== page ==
* FTSEurofirst 300 closes up 0.3 pct at 1,361.54 points
* Euro STOXX 50 rises 0.3 pct to 3,172.72 points
* French telecom stocks boosted by merger moves
* Take more defensive approach - Sunrise Brokers strategist
By Sudip Kar-Gupta
LONDON, May 16 (Reuters) - Corporate takeover activity propped up European equities on Friday, allowing key indexes to recover after a sell-off in the previous session caused by weak economic data in Portugal and Italy.
The pan-European FTSEurofirst 300 index closed up 0.3 percent at 1,361.54 points, recovering from a 0.8 percent retreat on Thursday that had pushed the FTSEurofirst down from a 6-year peak of 1,372.81 points reached earlier this week.
The euro zone's blue-chip Euro STOXX 50 index also rose 0.3 percent, to 3,172.72 points.
Takeover activity has supported European equities this year, and shares in French telecom firms such as Iliad and those of conglomerate Bouygues - which owns Bouygues Telecom - rose on Friday on new signs of deals in the sector.
Andreas Clenow, hedge fund trader and principal at ACIES Asset Management, said he believed that the broader, upwards trajectory for European stock markets - which has seen the FTSEurofirst rise 3.4 since the start of 2014 - was intact.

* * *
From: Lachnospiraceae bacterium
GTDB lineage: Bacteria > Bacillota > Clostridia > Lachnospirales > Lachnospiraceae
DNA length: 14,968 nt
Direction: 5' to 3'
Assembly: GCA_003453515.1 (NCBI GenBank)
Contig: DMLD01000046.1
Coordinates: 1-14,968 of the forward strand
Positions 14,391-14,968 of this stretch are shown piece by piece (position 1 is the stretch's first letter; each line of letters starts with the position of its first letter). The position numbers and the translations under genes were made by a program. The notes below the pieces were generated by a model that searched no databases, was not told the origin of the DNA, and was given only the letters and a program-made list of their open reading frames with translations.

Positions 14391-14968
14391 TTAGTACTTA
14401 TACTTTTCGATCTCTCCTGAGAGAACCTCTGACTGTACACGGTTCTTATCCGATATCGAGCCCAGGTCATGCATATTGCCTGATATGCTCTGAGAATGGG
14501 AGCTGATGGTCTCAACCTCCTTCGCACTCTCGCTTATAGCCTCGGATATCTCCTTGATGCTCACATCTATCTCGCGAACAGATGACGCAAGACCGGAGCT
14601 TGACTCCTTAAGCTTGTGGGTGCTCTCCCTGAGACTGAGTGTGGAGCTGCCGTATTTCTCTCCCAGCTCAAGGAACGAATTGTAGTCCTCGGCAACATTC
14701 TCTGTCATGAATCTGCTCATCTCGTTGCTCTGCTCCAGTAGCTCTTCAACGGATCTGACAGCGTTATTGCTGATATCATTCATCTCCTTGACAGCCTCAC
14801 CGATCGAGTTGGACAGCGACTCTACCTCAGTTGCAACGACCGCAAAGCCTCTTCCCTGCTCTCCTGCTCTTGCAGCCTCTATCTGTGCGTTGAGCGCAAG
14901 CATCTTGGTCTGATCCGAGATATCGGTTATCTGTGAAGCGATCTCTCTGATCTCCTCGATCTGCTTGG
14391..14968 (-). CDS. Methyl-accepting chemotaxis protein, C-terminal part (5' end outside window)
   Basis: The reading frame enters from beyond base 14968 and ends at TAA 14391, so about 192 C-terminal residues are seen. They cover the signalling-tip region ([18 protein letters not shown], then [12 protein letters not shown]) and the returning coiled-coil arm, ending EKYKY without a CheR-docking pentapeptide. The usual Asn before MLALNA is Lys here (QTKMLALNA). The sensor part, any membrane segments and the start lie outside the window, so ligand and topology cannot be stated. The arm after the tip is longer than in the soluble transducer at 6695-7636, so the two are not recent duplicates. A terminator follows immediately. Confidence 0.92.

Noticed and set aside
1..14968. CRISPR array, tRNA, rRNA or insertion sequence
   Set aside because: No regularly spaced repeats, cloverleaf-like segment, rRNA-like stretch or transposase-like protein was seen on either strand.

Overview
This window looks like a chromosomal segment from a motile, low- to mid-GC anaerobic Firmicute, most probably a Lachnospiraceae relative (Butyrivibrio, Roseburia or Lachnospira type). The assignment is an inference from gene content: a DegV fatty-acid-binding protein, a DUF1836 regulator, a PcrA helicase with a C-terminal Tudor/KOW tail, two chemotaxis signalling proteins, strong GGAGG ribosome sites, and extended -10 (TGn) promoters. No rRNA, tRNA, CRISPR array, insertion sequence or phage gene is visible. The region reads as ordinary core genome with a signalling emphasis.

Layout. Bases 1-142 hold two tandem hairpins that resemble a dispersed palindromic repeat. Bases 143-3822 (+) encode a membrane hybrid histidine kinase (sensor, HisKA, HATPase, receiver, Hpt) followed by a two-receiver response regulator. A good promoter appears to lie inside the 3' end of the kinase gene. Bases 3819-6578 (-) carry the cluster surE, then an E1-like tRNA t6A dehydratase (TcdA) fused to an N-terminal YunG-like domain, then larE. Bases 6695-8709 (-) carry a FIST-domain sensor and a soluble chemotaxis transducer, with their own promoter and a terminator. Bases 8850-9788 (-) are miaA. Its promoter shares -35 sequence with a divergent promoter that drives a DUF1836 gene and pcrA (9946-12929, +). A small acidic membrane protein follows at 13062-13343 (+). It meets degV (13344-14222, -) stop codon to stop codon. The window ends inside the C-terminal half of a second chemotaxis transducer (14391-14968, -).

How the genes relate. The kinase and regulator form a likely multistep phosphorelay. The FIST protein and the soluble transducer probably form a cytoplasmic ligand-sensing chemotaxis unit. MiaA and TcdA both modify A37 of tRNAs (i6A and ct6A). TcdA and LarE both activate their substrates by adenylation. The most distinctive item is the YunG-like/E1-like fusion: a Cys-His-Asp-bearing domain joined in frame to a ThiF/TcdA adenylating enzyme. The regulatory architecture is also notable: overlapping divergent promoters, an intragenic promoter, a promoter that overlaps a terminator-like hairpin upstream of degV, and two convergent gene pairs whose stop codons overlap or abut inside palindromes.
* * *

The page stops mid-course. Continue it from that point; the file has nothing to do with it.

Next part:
Clenow said the sell-off on Thursday, driven by news that the Portuguese and Italian economies had contracted in the first quarter, was not enough for him to reverse "long" positions betting on more gradual gains for European equities.
"So far, I don't see enough damage to the uptrend," he said.
Italy's FTSE MIB equity index, which slumped 3.6 percent on Thursday, recovered slightly to end 1.1 percent higher, while Lisbon's PSI-20 index edged up 0.1 percent after it had fallen 2.7 percent on the previous day.
HED Capital head Richard Edwards said the weak economic data out this week from Portugal and Italy showed how the euro zone remained beset with problems.
"We think there is always another euro zone crisis just around the corner," he said.
Sunrise Brokers equity strategist Christopher Mellor backed a more defensive approach to the equity markets and favoured utility stocks - often preferred for their solid dividend yields - to protect returns in case of any more prolonged stock market declines or volatility.
"We are advocating a more defensive bias," he said.
Additional reporting by Lionel Laurent; Editing by Pravin Char